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From the British Empire to ‘Global Britain’: How the UK enables human rights abuses in the UAE and the Gulf

25 20 6
19.03.2019

During his most recent visit to Abu Dhabi, British Foreign Secretary Jeremy Hunt hailed the United Arab Emirates as a beacon of tolerance. Barely four months earlier, the tone was somewhat different, with the Matthew Hedges “spying” debacle threatening to cause a serious rift in bilateral ties. News has now emerged that, far from prioritising Hedges’ freedom, Britain was, in fact, close to signing a memorandum of understanding with the UAE whilst the PhD student was still detained and facing life imprisonment. The UAE’s continued abuse of the rights of Emiratis and Yemenis, as well as UK citizens Ali Issa Ahmed and Andrew Neal, lays bare Britain’s failure to hold its historical ally to account.

Today the UAE acts with total impunity. This would not be possible if it were not for the key role outlined for the Gulf in the current British government’s post-Brexit vision of “Global Britain”. The seven Emirates which now constitute the UAE were once ruled as British protectorates known as the Trucial States alongside Bahrain and Qatar; both were initially set to join the UAE, but Saudi Arabia ensured that they did not. Although the UAE has become an important international political, economic and military actor, it remains heavily dependent on Britain, the USA, and France for its security and defence; all three maintain permanent military bases there.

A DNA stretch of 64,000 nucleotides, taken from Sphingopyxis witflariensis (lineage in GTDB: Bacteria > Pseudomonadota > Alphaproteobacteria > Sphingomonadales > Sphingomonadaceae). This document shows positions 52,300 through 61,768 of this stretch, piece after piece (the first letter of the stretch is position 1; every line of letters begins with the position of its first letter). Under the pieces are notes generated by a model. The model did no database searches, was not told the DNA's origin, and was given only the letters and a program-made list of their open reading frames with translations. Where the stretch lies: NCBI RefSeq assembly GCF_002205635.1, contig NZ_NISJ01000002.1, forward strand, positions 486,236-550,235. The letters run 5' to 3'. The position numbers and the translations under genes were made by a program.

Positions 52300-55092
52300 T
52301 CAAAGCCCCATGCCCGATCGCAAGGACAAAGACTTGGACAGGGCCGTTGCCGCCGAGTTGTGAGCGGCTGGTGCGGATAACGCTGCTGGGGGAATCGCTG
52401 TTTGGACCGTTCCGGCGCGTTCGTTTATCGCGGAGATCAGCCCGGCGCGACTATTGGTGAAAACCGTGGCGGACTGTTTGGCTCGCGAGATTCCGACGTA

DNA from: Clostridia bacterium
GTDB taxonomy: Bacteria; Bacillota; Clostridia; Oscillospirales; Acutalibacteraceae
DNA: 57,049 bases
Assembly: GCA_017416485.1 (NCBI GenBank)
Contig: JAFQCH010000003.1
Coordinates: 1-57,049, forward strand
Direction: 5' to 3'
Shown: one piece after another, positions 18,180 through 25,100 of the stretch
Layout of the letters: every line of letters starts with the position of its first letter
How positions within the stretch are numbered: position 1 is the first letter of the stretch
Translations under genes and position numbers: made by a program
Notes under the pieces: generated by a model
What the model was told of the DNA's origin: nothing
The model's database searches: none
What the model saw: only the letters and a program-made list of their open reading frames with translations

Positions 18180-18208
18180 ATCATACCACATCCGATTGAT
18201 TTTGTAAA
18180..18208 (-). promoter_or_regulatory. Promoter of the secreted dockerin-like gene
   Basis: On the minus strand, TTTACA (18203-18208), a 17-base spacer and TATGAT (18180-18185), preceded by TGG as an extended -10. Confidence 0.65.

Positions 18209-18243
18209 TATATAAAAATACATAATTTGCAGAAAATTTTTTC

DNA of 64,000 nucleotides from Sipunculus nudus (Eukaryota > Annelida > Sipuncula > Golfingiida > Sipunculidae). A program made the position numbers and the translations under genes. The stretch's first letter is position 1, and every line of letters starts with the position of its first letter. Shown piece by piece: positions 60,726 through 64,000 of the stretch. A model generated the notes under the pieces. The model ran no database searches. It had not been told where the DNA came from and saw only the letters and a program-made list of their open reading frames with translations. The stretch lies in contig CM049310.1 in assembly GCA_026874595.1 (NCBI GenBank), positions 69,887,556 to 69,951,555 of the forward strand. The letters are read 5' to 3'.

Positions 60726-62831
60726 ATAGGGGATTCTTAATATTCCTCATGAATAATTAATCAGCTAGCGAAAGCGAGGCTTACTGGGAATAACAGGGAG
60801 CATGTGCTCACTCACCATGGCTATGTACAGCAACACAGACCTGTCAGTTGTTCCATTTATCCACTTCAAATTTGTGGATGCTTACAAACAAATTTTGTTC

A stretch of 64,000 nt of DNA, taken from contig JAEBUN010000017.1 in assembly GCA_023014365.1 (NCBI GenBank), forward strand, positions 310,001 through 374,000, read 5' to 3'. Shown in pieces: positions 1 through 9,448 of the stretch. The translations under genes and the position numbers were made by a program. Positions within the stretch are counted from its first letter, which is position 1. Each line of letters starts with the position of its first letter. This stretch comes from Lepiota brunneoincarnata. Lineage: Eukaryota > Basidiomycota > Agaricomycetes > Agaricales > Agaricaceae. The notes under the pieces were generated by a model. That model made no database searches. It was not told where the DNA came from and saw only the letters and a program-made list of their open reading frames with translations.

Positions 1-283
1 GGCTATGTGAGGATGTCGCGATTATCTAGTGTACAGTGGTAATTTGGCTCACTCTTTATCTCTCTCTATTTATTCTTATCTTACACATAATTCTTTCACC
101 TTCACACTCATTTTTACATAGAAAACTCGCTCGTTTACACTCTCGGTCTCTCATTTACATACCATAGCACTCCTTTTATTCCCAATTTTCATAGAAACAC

Britain’s inertia regarding the UAE’s mounting human rights abuses is entirely unjustifiable but taken within the context of its colonial past it comes as no major surprise. In 1930, Lebanese journalist Ameen Rihani wrote: “Security and peace England has brought to the Arabs of the Gulf… But what is it costing the Arabs? The Gulf should be renamed: it is neither Persian nor Arabian, it is British.” Unwavering British support for their favoured rulers in the Gulf ensures British economic and strategic interests are protected, at the expense of the Khaleeji people.

Global Britain as advocated by Trade Minister Liam Fox and Defence Minister Gavin Williamson is steeped in imperial nostalgia for the East India Company and the British Raj. UK foreign policy is predominantly a tool to boost trade and protect British........

© Middle East Monitor